Monthly Archives: May 2012
Next on the list, I was volunteered to create a display we had been talking about setting up since the winter. A fantastic collection of old keys had been re-discovered and needed to be displayed. This I took great delight in doing as some of the key designs are wonderful. An unfortunate side effect was that due to my tendency to be a little ‘OCD-ish’, it took me a little longer than was necessary as I kept arranging and then re-arranging… They do make a great display and show how key designs have changed over the decades. Unfortunately, in favour of the simple and functional. One key we would love to include as it is the oldest, but is in constant use, is the key to the front door of Dyrham’s church. It’s a whoppa! (technical term)
Dyrham’s house manager Eilidh made a triumphant return from maternity leave this week and hit the ground running with a plan of action. In no time at all we had a tidy-(ish) office and a ‘jobs to do list’. After the house had a good clean, we had an opportunity to have a good look at a Dyrham treasure. ‘The Blathwayt Atlas’. Not only are they examples of the earliest maps of the British empire, but they also contain maps of areas of the world that little was know of in the early 1700’s. They must have been of fundamental importance to Mr. B, and is a fascinating insight into the concept of the world as it was. (Something that has changed so dramatically in comparison to the modern age…) Also this is an important link with the ‘Arts Council Collection – A World Away’ installation, to the collection here at Dyrham. The originals are at Brown University Providence and we have been looking for an excuse to proudly display our copies of them…
As we at Dyrham are a little short on storage space, there are some issues that get resolved with some very creative thinking. This was recently put to the test when we needed to pack up the curtains from one of our state beds, to be sent for conservation work. The problem was the box we needed to use was at the top of a staircase. Nicely sandwiched between three other boxes of a similar size. (I would like to point out at this point this is no ordinary box, or size…) logistics are a speciality too at Dyrham… So having chosen our receptacle we had to move the box at the top onto the floor to get to the one we wanted, then move the one we wanted down the stairs. Sounds simple enough, and although the box is made of a wood frame and Perspex sides it’s not the weight that’s the issue but it’s impressive 3300+ mm in length. As luck would have it our chief maintenance operative Paul was passing and lent an extra hand. (He dreads hearing the phrase ‘you got a minute?’ as it usually means he’s busy for an hour.) So, six flights of stairs, four landings and a few breathers later we had the box where we wanted it, against all odds a few laws of physics and lady gravity herself.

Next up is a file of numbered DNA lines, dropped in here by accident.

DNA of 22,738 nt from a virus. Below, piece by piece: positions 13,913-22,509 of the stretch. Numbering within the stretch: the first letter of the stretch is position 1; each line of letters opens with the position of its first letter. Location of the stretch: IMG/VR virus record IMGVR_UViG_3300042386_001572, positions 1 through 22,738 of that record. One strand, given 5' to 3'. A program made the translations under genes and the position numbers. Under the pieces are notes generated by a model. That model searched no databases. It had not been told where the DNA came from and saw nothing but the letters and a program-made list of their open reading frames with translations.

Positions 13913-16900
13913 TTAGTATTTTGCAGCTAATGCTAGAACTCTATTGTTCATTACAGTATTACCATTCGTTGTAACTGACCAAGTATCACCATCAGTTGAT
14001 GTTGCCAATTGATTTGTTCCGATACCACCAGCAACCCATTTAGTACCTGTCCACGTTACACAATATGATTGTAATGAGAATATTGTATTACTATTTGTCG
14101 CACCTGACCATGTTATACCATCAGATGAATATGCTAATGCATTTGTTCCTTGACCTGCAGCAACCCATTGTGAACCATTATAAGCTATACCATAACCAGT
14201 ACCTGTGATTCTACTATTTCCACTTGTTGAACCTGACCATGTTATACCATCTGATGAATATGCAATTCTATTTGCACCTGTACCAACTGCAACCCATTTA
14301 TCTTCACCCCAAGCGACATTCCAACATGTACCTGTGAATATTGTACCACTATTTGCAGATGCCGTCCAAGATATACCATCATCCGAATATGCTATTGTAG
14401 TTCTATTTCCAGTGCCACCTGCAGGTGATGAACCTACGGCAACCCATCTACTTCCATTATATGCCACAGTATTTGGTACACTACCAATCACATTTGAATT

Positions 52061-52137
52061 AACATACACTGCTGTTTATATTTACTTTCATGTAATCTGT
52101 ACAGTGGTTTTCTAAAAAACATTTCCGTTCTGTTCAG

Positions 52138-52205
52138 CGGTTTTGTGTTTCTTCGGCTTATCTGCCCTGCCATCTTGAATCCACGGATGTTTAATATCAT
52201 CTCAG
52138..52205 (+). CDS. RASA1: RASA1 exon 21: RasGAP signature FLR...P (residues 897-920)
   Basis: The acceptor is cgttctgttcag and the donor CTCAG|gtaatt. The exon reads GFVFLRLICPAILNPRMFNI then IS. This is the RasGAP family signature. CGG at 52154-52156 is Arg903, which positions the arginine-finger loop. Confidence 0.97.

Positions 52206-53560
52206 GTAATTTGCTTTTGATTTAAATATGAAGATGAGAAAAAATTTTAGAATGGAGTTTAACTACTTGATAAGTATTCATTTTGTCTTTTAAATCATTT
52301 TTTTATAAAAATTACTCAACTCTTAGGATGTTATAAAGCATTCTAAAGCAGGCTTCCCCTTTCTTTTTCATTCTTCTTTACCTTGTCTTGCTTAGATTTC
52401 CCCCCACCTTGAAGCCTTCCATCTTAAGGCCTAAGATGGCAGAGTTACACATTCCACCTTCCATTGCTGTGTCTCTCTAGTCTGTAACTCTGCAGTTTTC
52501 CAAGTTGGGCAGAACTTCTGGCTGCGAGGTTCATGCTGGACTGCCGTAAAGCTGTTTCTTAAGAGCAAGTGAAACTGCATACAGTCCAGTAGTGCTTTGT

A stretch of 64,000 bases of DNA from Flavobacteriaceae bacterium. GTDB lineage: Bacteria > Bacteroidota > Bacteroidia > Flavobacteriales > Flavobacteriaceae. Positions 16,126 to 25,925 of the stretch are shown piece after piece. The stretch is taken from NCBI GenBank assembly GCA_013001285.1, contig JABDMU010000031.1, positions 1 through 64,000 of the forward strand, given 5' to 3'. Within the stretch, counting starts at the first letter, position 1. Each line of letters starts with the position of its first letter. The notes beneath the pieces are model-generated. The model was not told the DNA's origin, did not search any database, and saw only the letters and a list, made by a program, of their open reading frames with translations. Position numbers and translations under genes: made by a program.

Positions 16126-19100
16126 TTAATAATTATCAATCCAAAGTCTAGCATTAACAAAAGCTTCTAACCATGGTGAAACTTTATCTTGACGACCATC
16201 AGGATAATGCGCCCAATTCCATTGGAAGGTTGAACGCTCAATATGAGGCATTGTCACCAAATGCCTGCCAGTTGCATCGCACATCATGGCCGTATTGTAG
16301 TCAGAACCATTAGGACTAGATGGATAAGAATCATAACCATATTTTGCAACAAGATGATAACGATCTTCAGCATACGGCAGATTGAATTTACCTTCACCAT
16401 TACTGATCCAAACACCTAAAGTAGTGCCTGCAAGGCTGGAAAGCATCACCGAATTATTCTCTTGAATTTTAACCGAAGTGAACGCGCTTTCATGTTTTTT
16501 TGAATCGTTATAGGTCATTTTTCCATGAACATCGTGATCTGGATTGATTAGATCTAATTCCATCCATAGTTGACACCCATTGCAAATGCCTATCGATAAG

Next came the task of moving the curtains from the box to a shelf in the mystical ‘textile store’. (Cue creepy music and dry-ice) Making the most of the closed day as it’s next to the visitor route, we first had to move the box to the store. (Not an easy task if any one knows how ‘romantically snug’ some of our doorways can be.)